I...think you've got it backwards? Slow-roll inflation is alive and well, unlike models which involve tunneling between two vacua. The model of inflation first proposed by Alan Guth back in 1980 was a tunneling model. But it had a serious problem: it didn't reheat. Tunneling from a false vacuum to a true one (or a lower-energy false one) wouldn't release any ...


7

Gravitational waves from the big bang may be "heard" but not by LIGO. The waves emitted at or around the inflationary epoch of the big bang are expected to be at much lower frequencies (milli-Hz or lower) than those announced today by LIGO. There are various sources of noise that make LIGO insensitive to GWs at frequencies below about 10 Hz. It will take ...


7

Quick answer: Because they didn't entered our event horizon. Some never will. And some will move out of our event horizon - their last photons that'll be received here being sent right now. Let's do some fact checks first: [...]the galaxies that are now at the 'edge' (not visible theoretically) must have been (at some point in time) at place around ...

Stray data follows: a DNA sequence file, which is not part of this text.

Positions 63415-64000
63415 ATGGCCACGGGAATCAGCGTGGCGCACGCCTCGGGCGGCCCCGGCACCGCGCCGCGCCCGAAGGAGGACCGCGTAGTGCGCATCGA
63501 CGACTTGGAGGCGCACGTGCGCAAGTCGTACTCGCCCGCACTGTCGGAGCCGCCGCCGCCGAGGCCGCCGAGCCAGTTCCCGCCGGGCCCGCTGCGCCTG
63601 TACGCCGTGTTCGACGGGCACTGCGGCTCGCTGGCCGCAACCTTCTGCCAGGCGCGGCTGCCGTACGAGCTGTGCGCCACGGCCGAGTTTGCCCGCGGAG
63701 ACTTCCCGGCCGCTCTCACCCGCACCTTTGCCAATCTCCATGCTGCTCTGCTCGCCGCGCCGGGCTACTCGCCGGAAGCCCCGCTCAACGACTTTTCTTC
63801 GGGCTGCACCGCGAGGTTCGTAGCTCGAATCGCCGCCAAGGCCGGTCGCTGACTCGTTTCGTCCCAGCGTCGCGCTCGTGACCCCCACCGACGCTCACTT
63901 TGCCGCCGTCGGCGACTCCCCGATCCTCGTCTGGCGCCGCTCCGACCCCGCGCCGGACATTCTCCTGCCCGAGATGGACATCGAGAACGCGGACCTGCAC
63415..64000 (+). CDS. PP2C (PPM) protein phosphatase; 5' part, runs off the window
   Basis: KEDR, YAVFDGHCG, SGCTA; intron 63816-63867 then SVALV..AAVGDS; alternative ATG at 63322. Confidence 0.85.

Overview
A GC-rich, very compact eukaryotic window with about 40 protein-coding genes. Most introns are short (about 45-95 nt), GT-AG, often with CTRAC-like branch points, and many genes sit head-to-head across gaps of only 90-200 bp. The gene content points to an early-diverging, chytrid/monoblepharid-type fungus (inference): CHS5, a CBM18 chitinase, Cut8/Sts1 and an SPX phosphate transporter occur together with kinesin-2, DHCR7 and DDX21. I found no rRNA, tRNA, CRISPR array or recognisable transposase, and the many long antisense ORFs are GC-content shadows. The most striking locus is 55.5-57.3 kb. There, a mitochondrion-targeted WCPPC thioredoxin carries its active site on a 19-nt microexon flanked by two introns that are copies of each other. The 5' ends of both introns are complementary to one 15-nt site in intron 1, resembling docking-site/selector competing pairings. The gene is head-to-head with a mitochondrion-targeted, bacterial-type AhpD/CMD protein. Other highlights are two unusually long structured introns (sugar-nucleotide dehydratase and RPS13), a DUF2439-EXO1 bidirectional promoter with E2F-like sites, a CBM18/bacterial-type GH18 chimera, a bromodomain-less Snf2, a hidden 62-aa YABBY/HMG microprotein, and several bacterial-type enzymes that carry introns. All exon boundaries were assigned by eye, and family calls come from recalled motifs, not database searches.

6

If you think on Big Bang as an explosion IN space, you are plain wrong. It was not. It was an explosion OF space itself. And time, for that matter. What happened before the big bang according to these scientists? Common misconception. There is no "before". Time starts at Big Bang. How on earth can it be a blast , because obv like any blast it should ...


5

What the video is clumsily alluding to is that the universe was very much smaller than it is today. However, if the universe is infinite, then it was still infinite at all times in the past. All one can say is that the density was much higher. Sometimes commentators are more precise. One can define a size scale for the currently observable universe and ask ...


4

Lithium, along with Hydrogen and Helium, was one of the 3 elements created in the Big Bang. Thus, it should exist to some part in any star that hasn't burnt all of it out, and as mentioned, it's not an easy thing to do. Population III stars are expected to contain Lithium, and Beryllium as well. The amount, however, is not particularly high.


4